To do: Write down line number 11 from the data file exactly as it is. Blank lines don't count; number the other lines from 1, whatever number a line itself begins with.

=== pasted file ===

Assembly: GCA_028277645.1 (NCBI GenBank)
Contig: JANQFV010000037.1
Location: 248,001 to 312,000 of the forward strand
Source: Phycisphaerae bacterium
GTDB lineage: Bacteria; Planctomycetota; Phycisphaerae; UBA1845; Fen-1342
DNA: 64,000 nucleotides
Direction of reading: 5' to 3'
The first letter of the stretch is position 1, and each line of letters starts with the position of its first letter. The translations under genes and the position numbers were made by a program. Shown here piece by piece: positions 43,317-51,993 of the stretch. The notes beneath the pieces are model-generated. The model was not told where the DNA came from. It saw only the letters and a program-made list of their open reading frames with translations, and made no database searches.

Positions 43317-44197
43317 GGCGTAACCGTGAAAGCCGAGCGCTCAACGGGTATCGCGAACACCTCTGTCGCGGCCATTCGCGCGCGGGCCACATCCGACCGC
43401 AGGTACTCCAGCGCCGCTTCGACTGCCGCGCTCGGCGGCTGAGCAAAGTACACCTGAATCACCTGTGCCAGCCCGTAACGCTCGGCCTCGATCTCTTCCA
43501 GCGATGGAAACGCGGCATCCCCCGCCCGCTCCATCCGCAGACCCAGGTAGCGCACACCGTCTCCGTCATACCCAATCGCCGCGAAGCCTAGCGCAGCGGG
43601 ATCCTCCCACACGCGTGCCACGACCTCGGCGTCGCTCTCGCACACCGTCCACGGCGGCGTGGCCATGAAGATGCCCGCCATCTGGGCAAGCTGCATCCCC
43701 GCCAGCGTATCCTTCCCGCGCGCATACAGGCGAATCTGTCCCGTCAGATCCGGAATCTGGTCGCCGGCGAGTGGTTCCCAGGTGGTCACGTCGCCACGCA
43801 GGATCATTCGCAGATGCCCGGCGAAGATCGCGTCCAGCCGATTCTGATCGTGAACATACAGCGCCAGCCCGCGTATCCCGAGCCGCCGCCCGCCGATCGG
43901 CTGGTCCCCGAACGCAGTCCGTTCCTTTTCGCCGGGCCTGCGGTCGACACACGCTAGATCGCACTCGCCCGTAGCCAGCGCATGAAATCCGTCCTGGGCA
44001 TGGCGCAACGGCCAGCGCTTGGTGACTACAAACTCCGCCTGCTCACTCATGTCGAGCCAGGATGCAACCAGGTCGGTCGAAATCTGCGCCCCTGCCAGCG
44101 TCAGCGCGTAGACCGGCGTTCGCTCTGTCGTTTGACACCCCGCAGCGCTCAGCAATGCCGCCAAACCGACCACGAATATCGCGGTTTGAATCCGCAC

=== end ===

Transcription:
43401 AGGTACTCCAGCGCCGCTTCGACTGCCGCGCTCGGCGGCTGAGCAAAGTACACCTGAATCACCTGTGCCAGCCCGTAACGCTCGGCCTCGATCTCTTCCA